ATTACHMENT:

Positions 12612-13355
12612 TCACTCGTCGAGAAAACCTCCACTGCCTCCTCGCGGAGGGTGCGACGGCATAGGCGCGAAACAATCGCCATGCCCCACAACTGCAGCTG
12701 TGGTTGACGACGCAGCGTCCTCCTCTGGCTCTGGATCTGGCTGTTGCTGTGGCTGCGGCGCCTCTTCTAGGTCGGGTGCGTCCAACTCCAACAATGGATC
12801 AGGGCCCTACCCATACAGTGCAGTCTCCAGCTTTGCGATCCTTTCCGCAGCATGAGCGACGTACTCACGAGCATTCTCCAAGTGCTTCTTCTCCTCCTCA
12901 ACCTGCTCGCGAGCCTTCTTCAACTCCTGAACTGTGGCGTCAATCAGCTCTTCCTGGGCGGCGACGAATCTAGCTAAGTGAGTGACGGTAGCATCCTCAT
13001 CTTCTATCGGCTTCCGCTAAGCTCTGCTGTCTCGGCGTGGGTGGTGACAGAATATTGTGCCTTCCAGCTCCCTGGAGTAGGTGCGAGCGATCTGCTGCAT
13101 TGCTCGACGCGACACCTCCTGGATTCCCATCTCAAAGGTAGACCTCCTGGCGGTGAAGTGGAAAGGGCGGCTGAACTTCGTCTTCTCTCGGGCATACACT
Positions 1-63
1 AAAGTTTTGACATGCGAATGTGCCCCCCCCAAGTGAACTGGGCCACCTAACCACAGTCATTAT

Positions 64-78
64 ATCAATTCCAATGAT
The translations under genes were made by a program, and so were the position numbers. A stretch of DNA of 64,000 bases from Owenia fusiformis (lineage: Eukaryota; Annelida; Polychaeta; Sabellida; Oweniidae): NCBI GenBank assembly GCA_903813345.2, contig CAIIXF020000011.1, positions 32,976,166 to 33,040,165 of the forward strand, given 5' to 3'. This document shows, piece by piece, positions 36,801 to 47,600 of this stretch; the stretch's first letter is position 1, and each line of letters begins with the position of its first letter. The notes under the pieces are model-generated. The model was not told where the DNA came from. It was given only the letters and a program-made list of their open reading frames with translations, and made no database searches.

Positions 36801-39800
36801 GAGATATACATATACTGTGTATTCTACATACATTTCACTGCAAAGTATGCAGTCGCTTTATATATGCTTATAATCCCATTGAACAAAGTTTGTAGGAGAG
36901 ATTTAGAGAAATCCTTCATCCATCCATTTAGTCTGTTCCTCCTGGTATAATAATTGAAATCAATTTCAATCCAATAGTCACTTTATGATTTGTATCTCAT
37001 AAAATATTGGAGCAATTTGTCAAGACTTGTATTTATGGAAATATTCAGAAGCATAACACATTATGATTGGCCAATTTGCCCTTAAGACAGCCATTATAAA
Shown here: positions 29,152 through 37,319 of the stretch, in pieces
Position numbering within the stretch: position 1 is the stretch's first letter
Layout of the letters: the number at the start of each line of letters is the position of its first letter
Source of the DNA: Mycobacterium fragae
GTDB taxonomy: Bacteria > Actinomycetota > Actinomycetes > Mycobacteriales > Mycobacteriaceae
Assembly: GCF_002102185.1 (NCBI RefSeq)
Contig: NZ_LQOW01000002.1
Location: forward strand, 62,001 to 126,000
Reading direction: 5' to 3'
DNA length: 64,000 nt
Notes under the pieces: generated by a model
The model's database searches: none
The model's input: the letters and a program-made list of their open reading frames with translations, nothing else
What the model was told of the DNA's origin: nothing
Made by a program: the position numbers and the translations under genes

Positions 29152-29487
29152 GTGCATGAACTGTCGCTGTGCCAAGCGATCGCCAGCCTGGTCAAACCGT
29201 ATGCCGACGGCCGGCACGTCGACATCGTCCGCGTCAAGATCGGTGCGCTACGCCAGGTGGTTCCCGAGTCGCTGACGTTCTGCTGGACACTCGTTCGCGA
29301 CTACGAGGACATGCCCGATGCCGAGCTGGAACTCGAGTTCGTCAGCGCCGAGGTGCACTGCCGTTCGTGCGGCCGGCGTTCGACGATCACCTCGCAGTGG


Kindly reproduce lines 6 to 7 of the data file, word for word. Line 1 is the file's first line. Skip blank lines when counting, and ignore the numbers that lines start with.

13001 CTTCTATCGGCTTCCGCTAAGCTCTGCTGTCTCGGCGTGGGTGGTGACAGAATATTGTGCCTTCCAGCTCCCTGGAGTAGGTGCGAGCGATCTGCTGCAT
13101 TGCTCGACGCGACACCTCCTGGATTCCCATCTCAAAGGTAGACCTCCTGGCGGTGAAGTGGAAAGGGCGGCTGAACTTCGTCTTCTCTCGGGCATACACT